Monday Morning Pipeline News – May 13, 2013

OFFICIAL ACTION

May 16 – Planning Commission Meeting

On Thursday, May 16, Penn State will present plans for converting the West Campus Steam Plant building from coal to natural gas. The meeting starts at 7:00 p.m. at the Borough Building, 243 South Allen Street. Planning Commission meetings are broadcast on C-NET and archived on the Web in the same way as Borough Council meetings.

An abbreviated agenda is online and includes:

  • “Preliminary Plan Land Development Plan for the PSU Steam Plant Renovation Work for the conversion of the plant to natural gas, Corner of South Burrowes and West College Avenue,  Zoning UPD, Sub-District 5, Buchart Horn, Inc., Engineer”
  • “Planning Commission Sub-Committee report on review of Planning Commission responsibilities within Current Borough Zoning Ordinance and the Pennsylvania Municipal Planning Code.”

Planning Commission members include Chairman Evan A. Myers, Jon Eich, Scott M. Dutt, Anita Genger, Richard L. Kalin, Michael E. Roeckel and Erin Murtha. The lead Borough staff member who reports to the Planning Commission is Carl R. Hess, Community Development & Planning Director.

May 17 – Borough Council Executive Session, Maybe

“After the meeting, council President Donald Hahn said more information will be available in the future, but he declined to elaborate. Hahn said the council might meet in an executive session May 17 to discuss the issue.” (CDT May 7, 2013)

CITIZEN ACTION

Residents are planning to attend and/or submit written comments for Thursday’s Planning Commission meeting, and are currently working to develop specific policy and practice proposals. Residents also plan to sit in the hall outside the meeting room, if the Borough Council meets in executive session Friday.

Some of the current ideas: lobbying to tie any withdrawal/rescind scenario to a moratorium on new right-of-way permit application filings, pending a thorough overhaul of the permitting process to incorporate community safety and community-led sustainable energy goals in a meaningful way.

ENGINEERING

Dahlhausen Number-Crunching

Matt Dahlhausen prepared several energy use and cost projections in preparation for the April 25 debate organized on the Penn State campus by the Society for Energy Engineers:

Community-based engineering analysis has been severely hampered by the lack of data on Penn State’s current energy  use and strategic planning. Matt has requested the following documents and to my knowledge, they have not yet been released by University officials:

  • PSU Master/Strategic Utilities Plan
  • PSU Greenhouse Gas Emissions Data and Greenhouse Gas Emissions Reduction Plan
  • Existing renewable energy feasibility studies, especially geothermal, or written confirmation that no such studies have been done.
  • Existing reports or disaggregation studies on campus buildings and retrofitting plans currently underway, or written confirmation that no such studies/plans have been done.
  • Monthly utility for steam, chilled water, electric, service water for all campus buildings, plus hourly data for large/high use buildings on the district systems.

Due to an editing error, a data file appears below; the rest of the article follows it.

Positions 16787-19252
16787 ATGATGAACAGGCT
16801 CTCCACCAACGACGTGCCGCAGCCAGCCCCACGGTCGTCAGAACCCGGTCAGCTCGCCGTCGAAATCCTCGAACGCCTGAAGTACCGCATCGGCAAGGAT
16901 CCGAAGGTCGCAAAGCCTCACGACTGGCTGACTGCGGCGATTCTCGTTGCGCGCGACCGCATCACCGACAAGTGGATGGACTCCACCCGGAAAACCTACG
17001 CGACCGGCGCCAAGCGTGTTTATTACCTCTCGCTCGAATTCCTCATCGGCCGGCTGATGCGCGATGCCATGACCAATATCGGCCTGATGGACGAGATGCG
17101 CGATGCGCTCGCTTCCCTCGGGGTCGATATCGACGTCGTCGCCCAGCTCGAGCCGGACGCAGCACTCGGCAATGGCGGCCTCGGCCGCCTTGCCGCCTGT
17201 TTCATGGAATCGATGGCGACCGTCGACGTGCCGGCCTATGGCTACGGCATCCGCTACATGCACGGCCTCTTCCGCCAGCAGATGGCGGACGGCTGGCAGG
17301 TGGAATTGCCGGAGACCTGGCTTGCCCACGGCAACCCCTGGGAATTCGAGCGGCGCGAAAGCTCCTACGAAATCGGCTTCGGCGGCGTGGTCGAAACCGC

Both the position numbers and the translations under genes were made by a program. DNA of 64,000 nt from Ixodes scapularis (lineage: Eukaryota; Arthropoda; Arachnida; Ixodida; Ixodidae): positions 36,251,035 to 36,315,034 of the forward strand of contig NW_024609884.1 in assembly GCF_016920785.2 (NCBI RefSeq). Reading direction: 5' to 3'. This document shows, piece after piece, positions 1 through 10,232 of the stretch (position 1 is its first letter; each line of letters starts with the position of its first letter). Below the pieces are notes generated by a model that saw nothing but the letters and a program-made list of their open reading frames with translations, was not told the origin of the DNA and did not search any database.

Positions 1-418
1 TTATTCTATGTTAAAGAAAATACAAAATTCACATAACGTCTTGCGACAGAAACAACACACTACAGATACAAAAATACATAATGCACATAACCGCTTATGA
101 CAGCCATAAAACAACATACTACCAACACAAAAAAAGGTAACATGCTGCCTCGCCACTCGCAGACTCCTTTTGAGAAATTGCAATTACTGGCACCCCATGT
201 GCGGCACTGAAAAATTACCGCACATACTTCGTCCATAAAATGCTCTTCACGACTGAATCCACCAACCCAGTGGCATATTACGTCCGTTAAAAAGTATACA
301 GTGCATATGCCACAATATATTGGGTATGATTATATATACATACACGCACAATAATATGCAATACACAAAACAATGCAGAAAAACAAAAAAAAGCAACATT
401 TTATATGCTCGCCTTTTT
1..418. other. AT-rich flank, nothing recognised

• Hourly fuel consumption (gas, coal, diesel), steam output (pounds per hour), make-up water, condensate return, power production from cogen for the West Campus Steam Plant and the East Campus Steam Plant.
  • Hourly and/or daily electric consumption, gallons per minute and temperature of supply, gallons per minute and temperature of return, for chilled water plants.
  • Electric feed for campus: Megawatts of power – 15 minunte interval data (to get peak), and costing data ($/mwh, $/peak kw)
  • Current annual fuel use and fuel price data
  • Current water use/water loss charges incurred by the current steam system.

Other engineering information to consider:

On October 26, Penn State spokesdude Alex Novak prepared a list of sample questions and answers to guide responses to resident questions, including:

“Q: How much more gas will this project be bringing to the Borough?

CG: While we don’t know the exact number, this line alone will provide more gas than the whole Borough uses now.” (10.26.12 Novak Email to PR Team)

At least one resident raised a similar point at the April 1 Borough Council meeting. Mayor Elizabeth Goreham’s recollection in an April 3 email to Council members Peter Morris, Sarah Klineton and Don Hahn:

“…what about the statement made by the last fellow who spoke (from Hoy Street, remember?) He stated that the 70,000 T of coal used to fuel the plant = less than half the capacity of the 12″ pipeline. This is a very strategic piece of information. Could the long term reason for such a large pipeline be the transmission of much more gas to the entire Centre Region – not just PSU or the power plant? If the intent is really the construction of a transmission line, we have further grounds to oppose it, and PSU will be more tenacious in defending it…” (Hard copy only)

RIGHT TO KNOW

Large format plans of the proposed West Campus Steam Plant are available for viewing at the Borough Building, 3rd Floor Administrative Offices. They were included in the documents available via Right-t0-Know during our last review session on April 30, 2013. I’ll be submitting a Right-to-Know form later today or tomorrow, seeking documents related to the drafting, revision and adoption of Ordinance #2005, the Right of Way ordinance under which Columbia Gas filed its March 18, 2013 permit application.

LITIGATION

No lawsuits have been filed yet, to my knowledge.

MEDIA

Centre Daily Times

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